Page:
Why Duck Typing Is Safe

For the last 20 years I've been programming almost exclusively in languages with either duck typing or structural typing. These are languages where you can have objects that either conform to an informal interface without that conformance being declared (dynamically-typed languages), or where conformance is simply a matter of matching the interface (Go). This is as opposed to languages where conformance must be explicitly declared somehow, either with a formal subclass relationship (the class-based portion of C++) or by explicitly declaring conformance to an interface (Java).

Not needing to formally declare conformance is powerful because you can take some pre-existing object, declare a new interface that it conforms to, and then use it with your interface. This reduces the endless paperwork around re-wrapping things to make existing objects conform to new interfaces.

I have seen a lot of programmers over the years express concerns; what if something accidentally conforms to an interface and causes some horrible bug? What if I have an interface for Shoot() for a video game and some object wanders in that Shoot()s a real gun by accident? Isn't it safer to formally declare conformance?

In my 23 years of programming, I have never experienced this bug. I've also never heard of anyone else experiencing this. I've even said this in fora where I should have had someone pop up to correct me; a corollary to Cunningham's Law is that if you say something that should be controversial but nobody pops up to correct you, it must not be controversial after all.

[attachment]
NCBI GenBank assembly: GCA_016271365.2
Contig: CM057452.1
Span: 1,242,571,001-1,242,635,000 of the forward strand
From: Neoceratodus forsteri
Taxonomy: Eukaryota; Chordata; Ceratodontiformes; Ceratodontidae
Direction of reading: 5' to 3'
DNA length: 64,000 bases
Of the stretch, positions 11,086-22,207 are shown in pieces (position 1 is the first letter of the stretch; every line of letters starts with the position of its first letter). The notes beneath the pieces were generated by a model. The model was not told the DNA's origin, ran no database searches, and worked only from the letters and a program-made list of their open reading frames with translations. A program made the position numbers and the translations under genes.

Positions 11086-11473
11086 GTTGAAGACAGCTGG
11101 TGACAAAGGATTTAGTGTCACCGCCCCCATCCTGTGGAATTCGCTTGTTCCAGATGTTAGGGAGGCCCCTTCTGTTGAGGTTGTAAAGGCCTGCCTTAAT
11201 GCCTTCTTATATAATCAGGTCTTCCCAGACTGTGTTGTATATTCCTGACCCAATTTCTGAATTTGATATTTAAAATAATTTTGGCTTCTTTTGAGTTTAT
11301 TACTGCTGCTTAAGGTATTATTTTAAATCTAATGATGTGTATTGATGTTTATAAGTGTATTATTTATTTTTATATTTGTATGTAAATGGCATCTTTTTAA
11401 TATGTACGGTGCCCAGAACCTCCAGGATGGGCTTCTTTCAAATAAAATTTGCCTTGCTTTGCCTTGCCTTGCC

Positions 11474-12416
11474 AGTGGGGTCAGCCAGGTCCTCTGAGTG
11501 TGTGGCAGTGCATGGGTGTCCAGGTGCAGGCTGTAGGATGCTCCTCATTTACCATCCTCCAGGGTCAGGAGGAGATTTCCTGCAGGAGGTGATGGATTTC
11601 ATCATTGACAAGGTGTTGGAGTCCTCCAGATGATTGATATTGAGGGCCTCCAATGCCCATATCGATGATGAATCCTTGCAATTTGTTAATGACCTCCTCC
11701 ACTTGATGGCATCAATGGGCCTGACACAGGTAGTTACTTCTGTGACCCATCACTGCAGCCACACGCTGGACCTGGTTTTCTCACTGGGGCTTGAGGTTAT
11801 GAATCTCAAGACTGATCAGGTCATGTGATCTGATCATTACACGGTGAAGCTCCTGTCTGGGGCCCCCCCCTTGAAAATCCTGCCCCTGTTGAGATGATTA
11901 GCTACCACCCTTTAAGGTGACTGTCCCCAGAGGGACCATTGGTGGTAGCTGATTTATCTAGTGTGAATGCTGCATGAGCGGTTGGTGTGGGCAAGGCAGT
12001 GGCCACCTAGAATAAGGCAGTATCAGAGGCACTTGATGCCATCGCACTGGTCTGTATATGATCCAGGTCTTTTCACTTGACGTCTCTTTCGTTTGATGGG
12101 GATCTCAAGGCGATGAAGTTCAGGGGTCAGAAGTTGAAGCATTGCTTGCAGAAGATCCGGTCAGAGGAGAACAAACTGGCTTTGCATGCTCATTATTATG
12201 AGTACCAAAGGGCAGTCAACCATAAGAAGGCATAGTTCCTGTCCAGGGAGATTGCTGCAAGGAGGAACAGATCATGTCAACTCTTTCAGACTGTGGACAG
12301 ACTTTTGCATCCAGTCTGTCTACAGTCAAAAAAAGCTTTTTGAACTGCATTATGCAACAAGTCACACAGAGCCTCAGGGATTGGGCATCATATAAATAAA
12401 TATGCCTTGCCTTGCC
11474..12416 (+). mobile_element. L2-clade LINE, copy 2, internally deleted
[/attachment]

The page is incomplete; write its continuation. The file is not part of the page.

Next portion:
My intuition is also that this should be dangerous. I've thought about it and I can explain why it is much less dangerous than it appears.

I will use Go interfaces for concreteness and simplicity in this post. The argument holds for dynamic scripting languages but requires more useless verbal gymnastics to be accurate as I discuss things.

Consider the example I gave above, which is typical of the sort of concern I see. If we have an interface:

type Shooter interface {

the concern is, "What if we have code that expects Shoot() to be something harmless, but a truly harmful implementation accidentally gets in instead?"

What is necessary for this result?

  1. The interface must be simple enough to accidentally implement. People asking this commonly use zero-parameter methods named with homonyms. But in practice, most methods aren't that simple. Consider:
    package somegame
    type Shooter interface {
        Shoot(target game.Entity)


    package military_weapon
    type Shooter interface {
        Shoot(target sensor_ai.IdentifiedTarget)

    These interfaces are almost certainly still missing arguments in both cases, but overlap is now impossible in Go, and in dynamic languages it's almost certain that the targets will be so incompatible that the code will crash. It would take a highly contrived example of the two targets to have methods overlapping enough for the thing calling Shoot(...) to be able to function with either sort of target.